Friday, May 24, 2002




A DEFENCE OF MANDATORY DETENTION

In Australia we have a discriminatory immigration system. We discriminate in favour of the people we invite in, and against we have not. Part of the system is the compulsory detention of all illegal entrants and visa overstayers until their status is determined, and then they are either given visas to stay as refugees, or deported as soon as possible.

This is a large country, with a bloody small population. It is also one of the most successful immigrant societies in the world. About 23% of the entire country was born somewhere else. We take more refugees per capita than any other country in the world, with the honourable exception of Canada. We are one of four countries in the world that actually goes out looking for refugees to take in.

The refugee policy is non-discriminatory. Since no refugees come from OECD countries, the refugee intake is comprised almost entirely of non-whites.

I think that any policy that can be supported should also be capable of being defended; that is the purpose behind this essay, and those to follow. I hope to answer the most common accusations against the policy, but I’d like to start with some basic assumptions:

1. Like every other State, Australia has the absolute right to control their own borders, and to decide who will enter, who will stay, and which non-citizens will leave;
2. Australia is a favoured destination for immigrants, and as such control over the speed and composition of immigrants is vital to our national interests;
3. Australia needs immigration in order to maintain economic prosperity for its citizens

Argument #1: They are refugees, and they’re locked up.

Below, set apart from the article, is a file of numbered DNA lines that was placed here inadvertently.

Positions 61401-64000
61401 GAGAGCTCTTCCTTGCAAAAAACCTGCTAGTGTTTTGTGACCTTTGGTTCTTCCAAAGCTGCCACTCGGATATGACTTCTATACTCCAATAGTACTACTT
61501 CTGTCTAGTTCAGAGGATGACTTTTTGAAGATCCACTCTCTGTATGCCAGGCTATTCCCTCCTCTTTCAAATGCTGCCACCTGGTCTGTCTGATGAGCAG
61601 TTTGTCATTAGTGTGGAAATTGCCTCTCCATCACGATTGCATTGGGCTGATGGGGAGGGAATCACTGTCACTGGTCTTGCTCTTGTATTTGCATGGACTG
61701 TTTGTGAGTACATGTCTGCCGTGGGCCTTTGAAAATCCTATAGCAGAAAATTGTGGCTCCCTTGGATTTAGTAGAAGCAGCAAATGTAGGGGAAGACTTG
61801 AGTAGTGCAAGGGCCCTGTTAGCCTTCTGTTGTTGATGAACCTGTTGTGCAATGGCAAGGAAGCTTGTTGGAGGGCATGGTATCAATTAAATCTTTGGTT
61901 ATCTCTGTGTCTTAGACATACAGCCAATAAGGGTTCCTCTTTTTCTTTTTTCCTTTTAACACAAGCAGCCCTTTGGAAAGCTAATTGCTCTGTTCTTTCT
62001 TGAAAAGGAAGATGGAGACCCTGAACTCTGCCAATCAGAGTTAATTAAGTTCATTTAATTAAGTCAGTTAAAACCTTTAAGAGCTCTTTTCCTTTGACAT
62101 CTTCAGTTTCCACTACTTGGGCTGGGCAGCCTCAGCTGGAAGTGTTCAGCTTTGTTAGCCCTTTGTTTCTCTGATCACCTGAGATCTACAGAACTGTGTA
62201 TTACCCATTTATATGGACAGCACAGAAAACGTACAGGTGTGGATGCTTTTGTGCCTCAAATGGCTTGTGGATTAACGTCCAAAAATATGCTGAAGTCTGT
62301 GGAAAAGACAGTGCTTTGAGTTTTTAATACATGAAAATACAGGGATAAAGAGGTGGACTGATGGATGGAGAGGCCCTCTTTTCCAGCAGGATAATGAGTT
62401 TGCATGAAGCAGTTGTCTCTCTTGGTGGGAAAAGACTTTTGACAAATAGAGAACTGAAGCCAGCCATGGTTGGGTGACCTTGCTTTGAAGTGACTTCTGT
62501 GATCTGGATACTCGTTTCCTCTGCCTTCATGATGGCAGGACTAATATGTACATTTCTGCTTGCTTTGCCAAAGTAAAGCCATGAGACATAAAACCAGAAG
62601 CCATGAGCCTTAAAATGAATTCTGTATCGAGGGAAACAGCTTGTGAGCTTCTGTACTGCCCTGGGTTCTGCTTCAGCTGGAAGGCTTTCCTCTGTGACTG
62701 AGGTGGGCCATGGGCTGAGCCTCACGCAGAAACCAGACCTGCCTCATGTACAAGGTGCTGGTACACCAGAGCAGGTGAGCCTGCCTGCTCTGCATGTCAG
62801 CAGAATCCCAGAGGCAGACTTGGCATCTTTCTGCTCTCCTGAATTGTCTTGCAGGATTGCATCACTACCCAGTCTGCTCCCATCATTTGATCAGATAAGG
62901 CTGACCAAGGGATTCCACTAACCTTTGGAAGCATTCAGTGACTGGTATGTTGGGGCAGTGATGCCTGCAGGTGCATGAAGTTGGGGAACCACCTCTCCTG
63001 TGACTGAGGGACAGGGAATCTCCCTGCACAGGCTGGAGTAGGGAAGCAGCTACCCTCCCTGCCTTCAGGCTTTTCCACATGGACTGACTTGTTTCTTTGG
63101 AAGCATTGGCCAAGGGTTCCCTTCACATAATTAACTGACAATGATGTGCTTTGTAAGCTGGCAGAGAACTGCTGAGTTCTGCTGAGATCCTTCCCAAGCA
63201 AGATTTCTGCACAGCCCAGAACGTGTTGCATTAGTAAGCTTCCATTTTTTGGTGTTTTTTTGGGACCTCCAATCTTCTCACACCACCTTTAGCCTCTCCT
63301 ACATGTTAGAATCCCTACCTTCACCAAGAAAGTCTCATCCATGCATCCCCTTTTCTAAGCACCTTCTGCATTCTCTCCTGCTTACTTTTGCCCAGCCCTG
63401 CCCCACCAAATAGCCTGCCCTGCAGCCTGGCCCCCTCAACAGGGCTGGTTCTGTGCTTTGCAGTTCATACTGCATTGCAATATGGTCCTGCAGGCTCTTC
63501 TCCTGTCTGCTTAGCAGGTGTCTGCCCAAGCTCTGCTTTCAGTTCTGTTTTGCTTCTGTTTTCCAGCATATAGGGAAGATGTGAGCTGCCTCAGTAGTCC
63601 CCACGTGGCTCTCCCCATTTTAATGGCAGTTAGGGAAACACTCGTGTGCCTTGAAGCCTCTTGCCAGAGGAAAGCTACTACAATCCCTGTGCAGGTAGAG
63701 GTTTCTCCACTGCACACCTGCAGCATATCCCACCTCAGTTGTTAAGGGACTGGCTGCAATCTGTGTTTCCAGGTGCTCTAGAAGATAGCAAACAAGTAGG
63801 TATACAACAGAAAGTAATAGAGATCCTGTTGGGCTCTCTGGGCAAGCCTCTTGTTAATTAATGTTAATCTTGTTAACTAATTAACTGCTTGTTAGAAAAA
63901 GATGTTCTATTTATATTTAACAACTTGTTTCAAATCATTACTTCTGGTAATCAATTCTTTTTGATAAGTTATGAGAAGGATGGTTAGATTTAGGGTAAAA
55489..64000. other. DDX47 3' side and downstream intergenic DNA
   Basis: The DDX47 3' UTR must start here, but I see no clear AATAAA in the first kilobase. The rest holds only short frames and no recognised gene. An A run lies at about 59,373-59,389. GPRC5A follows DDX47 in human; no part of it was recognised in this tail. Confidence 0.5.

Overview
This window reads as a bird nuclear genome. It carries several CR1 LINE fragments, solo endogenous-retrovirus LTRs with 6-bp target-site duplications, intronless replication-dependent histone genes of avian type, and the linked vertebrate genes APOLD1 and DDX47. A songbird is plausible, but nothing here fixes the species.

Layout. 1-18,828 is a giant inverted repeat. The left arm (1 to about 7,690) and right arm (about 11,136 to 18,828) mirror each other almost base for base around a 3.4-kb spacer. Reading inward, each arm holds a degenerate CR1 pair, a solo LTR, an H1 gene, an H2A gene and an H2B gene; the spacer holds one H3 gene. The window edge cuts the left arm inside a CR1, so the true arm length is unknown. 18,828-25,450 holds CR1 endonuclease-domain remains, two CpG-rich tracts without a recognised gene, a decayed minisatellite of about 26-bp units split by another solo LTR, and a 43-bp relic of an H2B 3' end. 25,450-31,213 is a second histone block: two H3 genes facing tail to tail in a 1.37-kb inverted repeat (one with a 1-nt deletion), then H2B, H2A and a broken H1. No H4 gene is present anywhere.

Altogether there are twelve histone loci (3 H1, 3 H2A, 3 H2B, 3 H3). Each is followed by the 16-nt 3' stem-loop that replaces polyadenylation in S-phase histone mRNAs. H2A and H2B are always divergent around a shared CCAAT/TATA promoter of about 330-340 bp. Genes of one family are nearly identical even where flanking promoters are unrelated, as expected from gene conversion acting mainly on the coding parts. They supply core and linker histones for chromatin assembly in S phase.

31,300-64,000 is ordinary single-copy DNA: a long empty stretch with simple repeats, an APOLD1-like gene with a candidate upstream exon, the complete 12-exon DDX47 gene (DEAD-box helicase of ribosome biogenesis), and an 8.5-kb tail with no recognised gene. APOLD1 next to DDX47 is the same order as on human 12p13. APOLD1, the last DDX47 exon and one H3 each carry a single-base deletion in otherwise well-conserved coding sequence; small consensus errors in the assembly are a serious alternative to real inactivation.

Actually, there is not a single refugee in detention in the country. One an asylum seeker is determined to be a refugee, they are released into the community. This usually happens within three months. Currently the average stay is being stretched by an large increase in unidentified boat arrivals, and by an increasing “tail” of people found not to be refugees, and unable or unwilling to return to their country of origin.

Argument #2: They have not been charged or convicted, why are they in jail.

There are thousands and thousands of Australian citizens in jail without being convicted of anything: it’s called remand. They are there until they are processed (trial), and their status resolved (verdict).

In the case of detainees, they are all in breach of the Immigration Act, which specifies that they all go into detention until their status is determined.


Argument #3: Asylum seekers should be let out into the community while being processed.

And what happens when their final appeals are turned down? Will they go willingly back into detention to await deportation? Or will they make themselves scarce? Instantly, an entire underground industry is created. Relatives become criminal harbourers, Immigration agents start kicking in doors. Unable to gain legal employment, illegal immigrants are vulnerable to exploitation in the workplace, in accommodation, even sexually.

Argument #4: Asylum seekers are not criminals.

Although everyone in detention has in fact broken the law, let’s assume this charge relates to “real” criminals, people who have committed felony crimes elsewhere, and are not eligible to stay here under any circumstances.

There are undoubtedly criminals mixed in with genuine refugees and economic migrants. They will include murderers, rapists, paedophiles and thieves. If just one half of 1% of the average 4000 boat arrivals per year is one of these types, and all arrivals are released into the community, then in 10 years we will have released 200 rapists, murderers and paedophiles into our community. None will have any motivation to give themselves up, and none will be able to support themselves legally. How long before they return to their original criminal trade?

And incidentally, since criminals almost invariable prey on the poor, how many refugee advocates are likely to end up as their victims?

Argument #5: Detention is inhumane.

Apparently not for the entire Australian convicted criminal population, who endure far harsher conditions for much longer, without a word of protest from refugee advocates.

Every person in detention is there voluntarily; either through coming here without authorisation, or refusal to accept their determination(s). Their opinion of their own deservedness is not relevant



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